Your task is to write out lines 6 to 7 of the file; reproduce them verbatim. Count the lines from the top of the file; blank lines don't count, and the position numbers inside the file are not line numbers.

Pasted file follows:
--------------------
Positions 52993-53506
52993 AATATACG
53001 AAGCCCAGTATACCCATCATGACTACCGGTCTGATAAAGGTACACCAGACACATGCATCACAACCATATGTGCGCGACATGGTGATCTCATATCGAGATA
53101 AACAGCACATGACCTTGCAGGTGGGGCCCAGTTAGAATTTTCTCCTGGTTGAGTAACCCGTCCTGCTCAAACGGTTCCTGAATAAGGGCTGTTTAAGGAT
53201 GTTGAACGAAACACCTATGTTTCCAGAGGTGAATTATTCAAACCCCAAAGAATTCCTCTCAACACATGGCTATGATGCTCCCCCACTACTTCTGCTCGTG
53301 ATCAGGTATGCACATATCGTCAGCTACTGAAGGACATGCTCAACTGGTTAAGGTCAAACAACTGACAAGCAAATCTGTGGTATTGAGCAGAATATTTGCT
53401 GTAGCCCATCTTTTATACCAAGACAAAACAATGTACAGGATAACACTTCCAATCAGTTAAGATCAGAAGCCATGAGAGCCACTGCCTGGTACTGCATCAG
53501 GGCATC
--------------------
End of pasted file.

53301 ATCAGGTATGCACATATCGTCAGCTACTGAAGGACATGCTCAACTGGTTAAGGTCAAACAACTGACAAGCAAATCTGTGGTATTGAGCAGAATATTTGCT
53401 GTAGCCCATCTTTTATACCAAGACAAAACAATGTACAGGATAACACTTCCAATCAGTTAAGATCAGAAGCCATGAGAGCCACTGCCTGGTACTGCATCAG